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inclined
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Pride and Prejudice
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inclined
Used In
Pride and Prejudice
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as in: I'm inclined to Define
a tendency; in the mood; or an attitude that favors something
  • Mrs. Bennet had been strongly inclined to ask them to stay and dine there that day; but...
  • Yes, Miss Bennet, interest; for do not expect to be noticed by his family or friends, if you wilfully act against the inclinations of all.

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  • I’m inclined to believe him.
  • I was inclined to laugh, but overcame the urge.

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unspecified meaning
  • But if it be only a slight, thin sort of inclination, I am convinced that one good sonnet will starve it entirely away.
  • Mr. Bennet indeed said little; but the ladies were ready enough to talk, and Mr. Collins seemed neither in need of encouragement, nor inclined to be silent himself.

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  • "Nothing so easy, if you have but the inclination," said Elizabeth.
  • People who suffer as I do from nervous complaints can have no great inclination for talking.
  • After playing some Italian songs, Miss Bingley varied the charm by a lively Scotch air; and soon afterwards Mr. Darcy, drawing near Elizabeth, said to her: "Do not you feel a great inclination, Miss Bennet, to seize such an opportunity of dancing a reel?"
  • I never saw a more promising inclination; he was growing quite inattentive to other people, and wholly engrossed by her.
  • Elizabeth could not repress a smile at this, but she answered only by a slight inclination of the head.
  • In talking over their route the evening before, Mrs. Gardiner expressed an inclination to see the place again.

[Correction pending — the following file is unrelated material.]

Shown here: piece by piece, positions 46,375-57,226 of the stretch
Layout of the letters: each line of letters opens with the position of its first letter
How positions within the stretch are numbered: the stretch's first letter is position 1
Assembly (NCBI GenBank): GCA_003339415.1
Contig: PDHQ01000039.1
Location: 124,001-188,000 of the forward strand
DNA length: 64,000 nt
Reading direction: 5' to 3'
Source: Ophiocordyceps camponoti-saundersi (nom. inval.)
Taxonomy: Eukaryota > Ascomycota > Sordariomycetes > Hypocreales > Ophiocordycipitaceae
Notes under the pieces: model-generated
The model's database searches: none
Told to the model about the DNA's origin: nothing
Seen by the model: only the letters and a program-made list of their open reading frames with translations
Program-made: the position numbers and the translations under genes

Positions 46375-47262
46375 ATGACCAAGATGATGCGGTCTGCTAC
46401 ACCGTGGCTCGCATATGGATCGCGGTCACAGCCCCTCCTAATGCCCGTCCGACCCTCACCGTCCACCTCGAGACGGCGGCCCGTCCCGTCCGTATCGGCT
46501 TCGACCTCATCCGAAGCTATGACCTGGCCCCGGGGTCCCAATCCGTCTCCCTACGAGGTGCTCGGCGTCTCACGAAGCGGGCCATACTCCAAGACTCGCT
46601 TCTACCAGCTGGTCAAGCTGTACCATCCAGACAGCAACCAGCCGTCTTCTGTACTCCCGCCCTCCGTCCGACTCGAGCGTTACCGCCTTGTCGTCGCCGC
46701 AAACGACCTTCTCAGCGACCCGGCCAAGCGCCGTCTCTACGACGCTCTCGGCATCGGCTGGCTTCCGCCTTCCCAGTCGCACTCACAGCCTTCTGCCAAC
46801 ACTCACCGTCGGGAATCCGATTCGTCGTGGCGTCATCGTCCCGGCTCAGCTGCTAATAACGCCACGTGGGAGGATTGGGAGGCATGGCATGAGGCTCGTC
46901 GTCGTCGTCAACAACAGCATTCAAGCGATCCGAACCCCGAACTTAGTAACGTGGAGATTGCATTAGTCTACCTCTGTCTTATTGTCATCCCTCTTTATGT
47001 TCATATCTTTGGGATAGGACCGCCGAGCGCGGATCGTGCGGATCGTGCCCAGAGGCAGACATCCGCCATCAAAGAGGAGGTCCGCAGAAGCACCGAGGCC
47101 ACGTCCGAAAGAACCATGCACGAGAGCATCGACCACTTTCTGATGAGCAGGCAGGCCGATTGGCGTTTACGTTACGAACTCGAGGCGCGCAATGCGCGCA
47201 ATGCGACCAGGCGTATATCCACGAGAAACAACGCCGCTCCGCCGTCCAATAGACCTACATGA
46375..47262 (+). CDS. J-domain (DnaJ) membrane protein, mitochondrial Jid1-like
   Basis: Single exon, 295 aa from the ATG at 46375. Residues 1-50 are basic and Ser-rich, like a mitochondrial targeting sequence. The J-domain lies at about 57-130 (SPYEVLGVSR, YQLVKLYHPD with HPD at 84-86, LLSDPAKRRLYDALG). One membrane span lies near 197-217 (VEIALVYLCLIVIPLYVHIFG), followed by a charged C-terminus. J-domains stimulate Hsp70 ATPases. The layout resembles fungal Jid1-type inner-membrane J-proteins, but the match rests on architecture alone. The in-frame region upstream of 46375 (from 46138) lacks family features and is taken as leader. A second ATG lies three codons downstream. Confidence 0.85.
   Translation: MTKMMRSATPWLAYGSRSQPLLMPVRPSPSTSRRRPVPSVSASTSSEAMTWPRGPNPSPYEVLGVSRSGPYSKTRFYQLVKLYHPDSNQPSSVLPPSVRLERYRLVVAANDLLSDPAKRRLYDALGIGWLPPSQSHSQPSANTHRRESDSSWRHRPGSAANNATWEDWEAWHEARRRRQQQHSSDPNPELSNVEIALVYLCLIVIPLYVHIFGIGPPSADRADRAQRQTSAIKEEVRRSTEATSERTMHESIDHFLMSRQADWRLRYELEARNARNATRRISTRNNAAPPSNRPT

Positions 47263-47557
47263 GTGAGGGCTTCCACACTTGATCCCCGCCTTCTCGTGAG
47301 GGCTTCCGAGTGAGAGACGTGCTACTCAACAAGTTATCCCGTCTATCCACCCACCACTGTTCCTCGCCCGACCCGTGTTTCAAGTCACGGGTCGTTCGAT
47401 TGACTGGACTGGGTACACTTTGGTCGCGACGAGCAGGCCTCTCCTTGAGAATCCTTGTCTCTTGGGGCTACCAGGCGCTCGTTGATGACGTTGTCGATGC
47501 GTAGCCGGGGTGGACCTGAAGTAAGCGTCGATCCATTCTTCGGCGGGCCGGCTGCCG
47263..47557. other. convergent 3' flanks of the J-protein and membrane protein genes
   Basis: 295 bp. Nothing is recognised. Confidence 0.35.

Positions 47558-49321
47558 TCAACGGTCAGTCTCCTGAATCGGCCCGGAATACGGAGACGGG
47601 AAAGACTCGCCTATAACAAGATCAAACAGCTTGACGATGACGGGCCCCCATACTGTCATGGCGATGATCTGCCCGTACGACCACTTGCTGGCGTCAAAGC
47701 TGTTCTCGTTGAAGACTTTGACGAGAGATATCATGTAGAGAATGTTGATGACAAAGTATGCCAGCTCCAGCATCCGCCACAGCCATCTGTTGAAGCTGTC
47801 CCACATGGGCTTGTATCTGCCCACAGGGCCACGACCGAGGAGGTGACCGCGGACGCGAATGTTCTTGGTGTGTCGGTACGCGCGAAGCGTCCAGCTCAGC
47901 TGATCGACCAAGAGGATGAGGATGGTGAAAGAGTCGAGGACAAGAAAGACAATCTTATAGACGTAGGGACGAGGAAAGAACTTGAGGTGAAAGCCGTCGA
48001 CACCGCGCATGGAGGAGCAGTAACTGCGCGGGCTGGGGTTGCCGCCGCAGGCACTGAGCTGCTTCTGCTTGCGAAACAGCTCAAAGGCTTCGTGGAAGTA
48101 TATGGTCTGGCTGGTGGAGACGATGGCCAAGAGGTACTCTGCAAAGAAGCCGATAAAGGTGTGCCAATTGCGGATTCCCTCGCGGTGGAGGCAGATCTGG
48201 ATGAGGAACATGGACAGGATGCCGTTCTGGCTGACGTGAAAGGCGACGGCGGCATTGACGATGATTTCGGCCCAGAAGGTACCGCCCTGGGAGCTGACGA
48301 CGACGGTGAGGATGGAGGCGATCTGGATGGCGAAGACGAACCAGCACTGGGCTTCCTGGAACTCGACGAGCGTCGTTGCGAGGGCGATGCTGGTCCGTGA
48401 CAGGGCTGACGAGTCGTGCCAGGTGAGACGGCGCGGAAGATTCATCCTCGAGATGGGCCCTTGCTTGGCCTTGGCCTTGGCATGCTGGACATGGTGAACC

• Ignorant as you previously were of everything concerning either, detection could not be in your power, and suspicion certainly not in your inclination.
  • His attachment excited gratitude, his general character respect; but she could not approve him; nor could she for a moment repent her refusal, or feel the slightest inclination ever to see him again.

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  • But really, ma’am, I think it would be very hard upon younger sisters, that they should not have their share of society and amusement, because the elder may not have the means or inclination to marry early.
  • These bitter accusations might have been suppressed, had I, with greater policy, concealed my struggles, and flattered you into the belief of my being impelled by unqualified, unalloyed inclination; by reason, by reflection, by everything.
  • His sense of her inferiority—of its being a degradation—of the family obstacles which had always opposed to inclination, were dwelt on with a warmth which seemed due to the consequence he was wounding, but was very unlikely to recommend his suit.
  • If Mr. Darcy is neither by honour nor inclination confined to his cousin, why is not he to make another choice?
  • He did not repeat his persuasion of their not marrying—and from that, I am inclined to hope, he might have been misunderstood before.
  • In as short a time as Mr. Collins’s long speeches would allow, everything was settled between them to the satisfaction of both; and as they entered the house he earnestly entreated her to name the day that was to make him the happiest of men; and though such a solicitation must be waived for the present, the lady felt no inclination to trifle with his happiness.
  • In his present behaviour to herself, moreover, she had a fresh source of displeasure, for the inclination he soon testified of renewing those intentions which had marked the early part of their acquaintance could only serve, after what had since passed, to provoke her.